This summer’s FIFA Women’s World Cup marks many firsts: it will be the first time the global soccer tournament will be hosted by two countries, and also the first time that it will be staged in the southern hemisphere—where it’s currently winter.
Since the inaugural matches in 1991, when only 12 national teams competed, the Women’s World Cup has grown into one of the most anticipated sports events worldwide, with countries fielding their best female soccer athletes every four years. Thus far, teams from only four nations—Germany, Japan, Norway, and the U.S.—have emerged as champions.
The 2023 edition will host 32 teams, its largest cohort to date, including athletes from eight countries set to make their Women’s World Cup debut. This ultimate guide will give you everything you need to know about the upcoming tournament.
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When and where will the 2023 Women’s World Cup take place?
For the first time in its history, the FIFA Women’s World Cup will be co-hosted by two countries: Australia and New Zealand. Sixty-four matches will be staged across 10 stadiums over the course of 32 days.
The tournament kicks off on July 20 at Eden Park in Auckland, with co-host New Zealand up against Norway in the opening group-stage match, scheduled for 3 a.m. Eastern time. The final is set to be played on Aug. 20 at 6 a.m. Eastern time at Stadium Australia in Sydney.
How can I watch?
For U.S. viewers, the matches will be aired exclusively by FOX, with select matches on its main broadcast network and others on its cable channel FS1, while every match can be streamed on the Fox Sports app. Spanish-language coverage will also be available on Telemundo and Peacock.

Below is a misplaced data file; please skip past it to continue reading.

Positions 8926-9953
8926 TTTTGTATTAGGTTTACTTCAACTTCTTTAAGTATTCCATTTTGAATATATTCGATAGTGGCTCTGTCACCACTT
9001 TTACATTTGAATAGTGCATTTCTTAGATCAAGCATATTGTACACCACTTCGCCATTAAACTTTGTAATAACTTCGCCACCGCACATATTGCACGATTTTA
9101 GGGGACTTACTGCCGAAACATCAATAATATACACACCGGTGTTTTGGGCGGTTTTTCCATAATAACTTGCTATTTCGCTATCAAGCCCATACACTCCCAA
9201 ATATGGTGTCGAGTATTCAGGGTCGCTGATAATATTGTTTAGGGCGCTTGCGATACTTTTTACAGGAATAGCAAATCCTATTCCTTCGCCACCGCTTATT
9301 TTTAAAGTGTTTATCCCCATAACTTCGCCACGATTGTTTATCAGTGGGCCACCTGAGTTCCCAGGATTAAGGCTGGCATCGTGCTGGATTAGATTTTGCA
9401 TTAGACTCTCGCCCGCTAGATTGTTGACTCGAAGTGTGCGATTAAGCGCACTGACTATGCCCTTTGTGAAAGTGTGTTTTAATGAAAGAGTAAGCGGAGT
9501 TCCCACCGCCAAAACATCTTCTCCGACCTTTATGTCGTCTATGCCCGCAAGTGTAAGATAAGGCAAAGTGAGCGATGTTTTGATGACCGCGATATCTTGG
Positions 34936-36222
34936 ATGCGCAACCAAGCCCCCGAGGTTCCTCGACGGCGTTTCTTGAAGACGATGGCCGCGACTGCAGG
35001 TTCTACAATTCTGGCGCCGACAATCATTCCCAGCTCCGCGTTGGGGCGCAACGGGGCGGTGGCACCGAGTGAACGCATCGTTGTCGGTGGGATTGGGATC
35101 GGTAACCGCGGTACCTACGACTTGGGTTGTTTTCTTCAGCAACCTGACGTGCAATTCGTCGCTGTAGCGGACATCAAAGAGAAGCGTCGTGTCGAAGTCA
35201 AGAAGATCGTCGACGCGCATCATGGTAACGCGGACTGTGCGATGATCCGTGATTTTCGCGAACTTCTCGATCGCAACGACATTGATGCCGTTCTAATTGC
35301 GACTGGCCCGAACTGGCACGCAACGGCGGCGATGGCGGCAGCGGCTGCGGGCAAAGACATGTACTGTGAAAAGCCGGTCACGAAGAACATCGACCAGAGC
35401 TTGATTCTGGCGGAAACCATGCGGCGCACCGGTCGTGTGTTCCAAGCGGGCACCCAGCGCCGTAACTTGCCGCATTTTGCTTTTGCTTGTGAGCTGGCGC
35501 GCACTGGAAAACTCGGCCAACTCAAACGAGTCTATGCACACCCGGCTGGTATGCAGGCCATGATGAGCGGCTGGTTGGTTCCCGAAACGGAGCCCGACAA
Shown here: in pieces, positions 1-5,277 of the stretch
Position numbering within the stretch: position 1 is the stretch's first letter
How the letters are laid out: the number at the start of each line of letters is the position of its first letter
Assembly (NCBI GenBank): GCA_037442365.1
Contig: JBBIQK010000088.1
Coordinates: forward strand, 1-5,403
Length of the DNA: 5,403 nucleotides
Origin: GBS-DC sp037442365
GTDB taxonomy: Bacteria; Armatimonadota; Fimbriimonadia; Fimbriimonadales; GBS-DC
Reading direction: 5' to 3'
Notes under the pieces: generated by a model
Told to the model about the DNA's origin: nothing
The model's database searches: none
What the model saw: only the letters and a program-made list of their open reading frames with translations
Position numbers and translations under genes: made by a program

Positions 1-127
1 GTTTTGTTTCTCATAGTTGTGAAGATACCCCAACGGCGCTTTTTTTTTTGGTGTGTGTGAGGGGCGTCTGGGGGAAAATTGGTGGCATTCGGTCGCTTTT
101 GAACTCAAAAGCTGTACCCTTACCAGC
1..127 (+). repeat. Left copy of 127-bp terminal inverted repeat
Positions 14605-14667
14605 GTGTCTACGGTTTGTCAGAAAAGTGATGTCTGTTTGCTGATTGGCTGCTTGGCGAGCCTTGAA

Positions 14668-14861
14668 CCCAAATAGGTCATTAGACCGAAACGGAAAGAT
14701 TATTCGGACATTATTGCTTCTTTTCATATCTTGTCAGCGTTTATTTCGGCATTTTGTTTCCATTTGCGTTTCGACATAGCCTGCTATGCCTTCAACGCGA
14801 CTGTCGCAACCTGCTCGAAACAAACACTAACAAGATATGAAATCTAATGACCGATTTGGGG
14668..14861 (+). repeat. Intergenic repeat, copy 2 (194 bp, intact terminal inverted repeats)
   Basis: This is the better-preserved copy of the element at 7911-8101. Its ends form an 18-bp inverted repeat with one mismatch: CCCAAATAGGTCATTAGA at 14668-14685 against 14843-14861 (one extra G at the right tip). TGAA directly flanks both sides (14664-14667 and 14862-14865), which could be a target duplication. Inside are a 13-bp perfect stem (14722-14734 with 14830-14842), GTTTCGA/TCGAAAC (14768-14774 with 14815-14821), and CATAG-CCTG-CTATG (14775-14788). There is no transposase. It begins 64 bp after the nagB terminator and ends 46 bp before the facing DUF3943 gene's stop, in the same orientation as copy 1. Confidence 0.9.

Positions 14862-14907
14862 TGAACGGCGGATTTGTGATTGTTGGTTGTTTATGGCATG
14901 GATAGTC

For fans who want to get a little closer to the action, tickets to watch the matches live remain available, according to FIFA.
Which countries are competing in this year’s tournament?
The top teams from every region—as determined by confederation tournaments and inter-continental qualifier playoffs, which ended in February—join the hosts (who qualified automatically) at the 2023 Women’s World Cup.
Haiti, Morocco, Panama, Portugal, the Republic of Ireland, Vietnam, and Zambia will be competing in the Women’s World Cup for the first time. This will be the Philippines’ first men’s or women’s FIFA World Cup tournament.
Here is the full list of participants:
What team won the last Women’s World Cup?
The United States won the 2019 Women’s World Cup, beating the Netherlands in France. That marked their fourth win out of eight iterations of the women’s soccer tournament, and it was their first consecutive win following a victory over Japan in the 2015 games. The U.S. women, seeking a “three-peat,” enter this tournament as the favorites, though England’s Lionesses, who won the 2022 UEFA European Women’s Football Championship, are widely regarded as the second-favorites.
Who is on Team USA?
The 23-member roster, selected by coach Vlatko Andonovski, was unveiled Wednesday in a social media post that featured President Joe Biden and First Lady Jill Biden, Taylor Swift, Lil Wayne, Megan Thee Stallion, Issa Rae, and Blake Lively, among many others.
Veterans Megan Rapinoe and Alex Morgan, aged 37 and 33 respectively, will each be making their fourth World Cup appearance, joined by a number of players marking their World Cup debuts—including 21-year-old rising star Trinity Rodman and Alyssa Thompson, who at 18 is the team’s youngest player.
Here is the full U.S. squad:
When and where will the next World Cup take place?
The next World Cup, the men’s tournament in 2026, is set to return to the Northern Hemisphere, with Canada, Mexico, and the United States as co-hosts.
FIFA has not yet decided on the host countries for subsequent tournaments, including the Women’s World Cup in 2027. The international soccer body said in April that it has received four hosting bids for the 2027 tournament—from Belgium and the Netherlands (jointly), the U.S. together with Mexico, Brazil, and South Africa—and a decision will be made next May.
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